Turning now to FIG. 2, a cross-sectional view of a canister filter system 1 having a base 10, a canister 20, and a liquid separator filter 30 is illustrated. The general construction and use of a canister filter system is understood by those of ordinary skill in this art. Thus, all the details of the construction and use of canister filter system 1 need not be explained here. The canister filter system 1 may be used to filter diesel, gasoline or other liquid fuels for an engine and to separate water from such fuels. The canister filter system 1 with the features described herein could be adapted by those of ordinary skill in this art to serve many different purposes and suit many other applications.

The base 10 includes an inlet channel 11 for fluid inlet into the canister filter system 1, and an outlet channel 12 for fluid outlet from the canister filter system 1. The base also includes base threads 13.

The canister 20 comprises an upper portion 21 attached to a bowl 22. The bowl 22 is joined to the upper portion 21 and may be made of opaque, transparent or translucent material. The upper portion 21 has an open end 23 distal from the bowl 22. Adjacent to the open end 23 are canister threads 24 which can be engaged with base threads 13 to hold the canister 20 to base 10. Threads are one example of engagement structures which may be included on the base 10 and canister 20 to form a releasable engagement. Other engagement structures may be used as will be recognized by those of ordinary skill in this art.

The filter 30 may take many different forms depending on the particular application. In the illustrated embodiment, the filter 30 is well suited for separating water from fuel and filtering the fuel. While one embodiment is discussed below that describes the separation of water from fuel, in other embodiments the filter could be used for broader purposes, namely, to separate a first fluid from a second fluid and filter the first fluid. The filter 30 may include filter media 31 surrounding a reservoir 32 defined by sleeve 33. The reservoir 32 may be centralized within the filter media 31. The filter media 31 may be generally annular in shape and may circumferentially surround the reservoir 32. The sleeve 33 may define a longitudinal sleeve axis 34 and may be generally cylindrical in shape. The filter media 31 is disposed between the cover 35 and the endcap 36.

The filter 30 has an open end 37 and a closed end 38. The closed end 38 is disposed in the bowl 22 of the canister 20. The open end 37 is disposed proximal to the top 25 of the canister 20. The cover 35 is disposed on the open end 37 of the filter 30. The cover 35 includes an opening 39 for allowing passage of fluid to outlet channel 12 from the reservoir 32 defined by sleeve 33. Whereas, the endcap 36 is disposed on the closed end 38 of the filter 30 and prevents fluids in the bowl 22 from flowing through it into sleeve 33. The endcap 36 may extend continuously across the filter media 31 and the sleeve 33. Cover 35 and endcap 36 may be joined to opposite ends of the sleeve 33 via welding, adhesives, or other methods known to the art. Alternatively, several or all of sleeve 33, cover 35, and endcap 36 may be constructed as unitary components.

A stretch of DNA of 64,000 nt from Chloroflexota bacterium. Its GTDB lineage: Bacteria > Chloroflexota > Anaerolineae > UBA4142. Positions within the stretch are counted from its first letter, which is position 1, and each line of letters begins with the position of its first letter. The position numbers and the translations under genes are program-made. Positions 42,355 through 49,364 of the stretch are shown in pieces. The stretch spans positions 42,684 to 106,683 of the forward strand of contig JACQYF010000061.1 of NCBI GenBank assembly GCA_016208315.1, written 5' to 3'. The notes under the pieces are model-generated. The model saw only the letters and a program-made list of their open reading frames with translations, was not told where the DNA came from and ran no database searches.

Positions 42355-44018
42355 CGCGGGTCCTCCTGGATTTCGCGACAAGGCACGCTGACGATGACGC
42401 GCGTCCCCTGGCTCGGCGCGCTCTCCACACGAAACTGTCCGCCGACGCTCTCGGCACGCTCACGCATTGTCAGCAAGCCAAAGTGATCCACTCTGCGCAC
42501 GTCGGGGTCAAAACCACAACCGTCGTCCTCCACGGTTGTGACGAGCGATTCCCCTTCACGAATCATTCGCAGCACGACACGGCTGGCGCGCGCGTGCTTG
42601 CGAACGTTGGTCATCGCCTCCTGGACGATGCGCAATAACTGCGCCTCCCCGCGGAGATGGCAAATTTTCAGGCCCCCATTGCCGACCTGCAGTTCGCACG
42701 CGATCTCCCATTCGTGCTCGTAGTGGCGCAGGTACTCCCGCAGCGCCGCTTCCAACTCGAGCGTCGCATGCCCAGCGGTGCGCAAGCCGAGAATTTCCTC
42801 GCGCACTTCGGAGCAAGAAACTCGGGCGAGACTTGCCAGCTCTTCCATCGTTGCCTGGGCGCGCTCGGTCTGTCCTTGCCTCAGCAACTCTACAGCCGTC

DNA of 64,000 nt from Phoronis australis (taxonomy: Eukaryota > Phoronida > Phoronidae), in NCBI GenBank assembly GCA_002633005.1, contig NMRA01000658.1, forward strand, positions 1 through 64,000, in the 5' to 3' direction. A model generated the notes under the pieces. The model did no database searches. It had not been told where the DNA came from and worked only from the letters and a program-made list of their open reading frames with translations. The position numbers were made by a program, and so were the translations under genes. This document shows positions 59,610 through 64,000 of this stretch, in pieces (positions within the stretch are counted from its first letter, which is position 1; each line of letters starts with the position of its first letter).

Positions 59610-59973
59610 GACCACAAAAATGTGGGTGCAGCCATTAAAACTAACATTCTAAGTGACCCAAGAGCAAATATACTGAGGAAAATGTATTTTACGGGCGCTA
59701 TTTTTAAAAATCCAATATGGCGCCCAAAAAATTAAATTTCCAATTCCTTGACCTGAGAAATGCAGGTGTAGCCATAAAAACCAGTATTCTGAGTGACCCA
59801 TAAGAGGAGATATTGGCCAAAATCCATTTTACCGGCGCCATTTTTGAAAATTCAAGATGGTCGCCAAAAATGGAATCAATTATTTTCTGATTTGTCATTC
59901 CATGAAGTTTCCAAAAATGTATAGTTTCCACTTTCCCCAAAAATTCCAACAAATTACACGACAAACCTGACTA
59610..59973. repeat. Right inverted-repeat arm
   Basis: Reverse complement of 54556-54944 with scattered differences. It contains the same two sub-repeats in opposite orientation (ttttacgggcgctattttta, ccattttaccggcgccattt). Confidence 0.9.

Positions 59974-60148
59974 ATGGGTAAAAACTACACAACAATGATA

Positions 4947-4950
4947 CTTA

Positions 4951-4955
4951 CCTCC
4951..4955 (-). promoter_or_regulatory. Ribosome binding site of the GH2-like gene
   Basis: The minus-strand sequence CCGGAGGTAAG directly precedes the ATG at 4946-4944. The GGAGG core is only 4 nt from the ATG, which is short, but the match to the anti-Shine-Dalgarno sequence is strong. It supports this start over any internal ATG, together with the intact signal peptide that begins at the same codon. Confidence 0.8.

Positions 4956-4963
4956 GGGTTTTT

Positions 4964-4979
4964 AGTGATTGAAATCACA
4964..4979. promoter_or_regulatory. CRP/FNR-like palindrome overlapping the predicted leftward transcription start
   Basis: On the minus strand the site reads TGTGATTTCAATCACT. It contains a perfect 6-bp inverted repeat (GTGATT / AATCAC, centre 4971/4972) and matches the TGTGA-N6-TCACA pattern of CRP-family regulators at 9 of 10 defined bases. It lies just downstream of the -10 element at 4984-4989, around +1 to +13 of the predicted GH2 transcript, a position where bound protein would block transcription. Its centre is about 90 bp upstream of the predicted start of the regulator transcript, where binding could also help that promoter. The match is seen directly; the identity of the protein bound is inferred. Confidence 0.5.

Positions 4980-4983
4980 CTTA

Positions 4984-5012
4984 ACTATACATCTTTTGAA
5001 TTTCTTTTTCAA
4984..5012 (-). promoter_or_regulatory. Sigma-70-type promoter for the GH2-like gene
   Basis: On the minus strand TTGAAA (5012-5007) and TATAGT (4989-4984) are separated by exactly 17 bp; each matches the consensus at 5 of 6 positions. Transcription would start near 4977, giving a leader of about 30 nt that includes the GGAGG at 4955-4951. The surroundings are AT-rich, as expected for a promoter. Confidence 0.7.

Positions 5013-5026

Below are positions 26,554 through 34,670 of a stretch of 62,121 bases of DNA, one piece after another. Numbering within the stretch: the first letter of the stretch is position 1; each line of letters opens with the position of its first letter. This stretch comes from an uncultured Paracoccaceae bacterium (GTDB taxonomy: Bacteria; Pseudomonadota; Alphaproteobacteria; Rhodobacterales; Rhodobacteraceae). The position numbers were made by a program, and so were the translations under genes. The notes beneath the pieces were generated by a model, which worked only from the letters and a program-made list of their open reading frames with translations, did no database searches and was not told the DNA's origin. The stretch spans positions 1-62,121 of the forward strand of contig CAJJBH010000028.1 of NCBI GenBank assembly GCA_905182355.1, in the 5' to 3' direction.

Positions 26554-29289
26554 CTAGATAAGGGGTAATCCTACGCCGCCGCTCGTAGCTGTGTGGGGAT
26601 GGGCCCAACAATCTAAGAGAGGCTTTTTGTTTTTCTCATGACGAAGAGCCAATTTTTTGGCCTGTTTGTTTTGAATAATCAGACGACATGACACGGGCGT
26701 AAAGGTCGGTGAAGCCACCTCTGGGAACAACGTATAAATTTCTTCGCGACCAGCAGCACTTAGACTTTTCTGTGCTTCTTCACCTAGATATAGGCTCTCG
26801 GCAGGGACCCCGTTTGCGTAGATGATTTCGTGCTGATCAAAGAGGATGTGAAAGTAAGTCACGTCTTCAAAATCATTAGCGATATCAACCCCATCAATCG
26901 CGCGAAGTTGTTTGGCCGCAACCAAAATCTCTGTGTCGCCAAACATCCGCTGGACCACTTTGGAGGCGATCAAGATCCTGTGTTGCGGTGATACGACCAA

Unfiltered fluid comprising a first fluid and a second fluid to be filtered enters from the inlet channel 11 and flows to the cavity 26 between canister 20 and filter media 31. The filter media 31 is of a type known in the art to separate both impurities and a first fluid from a second fluid. In the embodiment described below, the first fluid is fuel and the second fluid is water. As noted previously, in other embodiments, other combination of fluids may be separated. Fuel passes into and through filter media 31, then into sleeve 33 through perforations 40 in the sleeve 33. Water does not pass through the filter media 31 and, because water is typically heavier than fuel, moves to the bowl 22 of the canister 20 where it accumulates for later removal.

Filtered fuel exits sleeve 33 through cover 35 and opening 39 into the outlet channel 12. The cover 35 defines a fluid channel out of filter media 31, and the endcap 36 functions as a barrier to prevent the unfiltered fuel and/or water from entering the reservoir 32, bypassing filter media 31 and flowing directly to outlet channel 12. Inner and outer seals 41 and 42 may be included on filter 30 to define and/or seal fluid passageways into and out of filter 30. The inner and outer seals 41, 42 may be annular. Inner seal 41 may be included on the cover 35 around opening 39 and adjacent the open end 37 of the filter 30 to help seal the inlet channel 11 from the outlet channel 12. Outer seal 42, larger in diameter than inner seal 41, may be formed around the perimeter of the cover 35 to provide a seal between canister 20 and base 10. This prevents fluid in inlet channel 11 from leaking out of the joint between canister 20 and base 10. Inner and outer seals 41, 42 may be integrally formed with cover 35, or attached with adhesives or other methods, as is known in this art.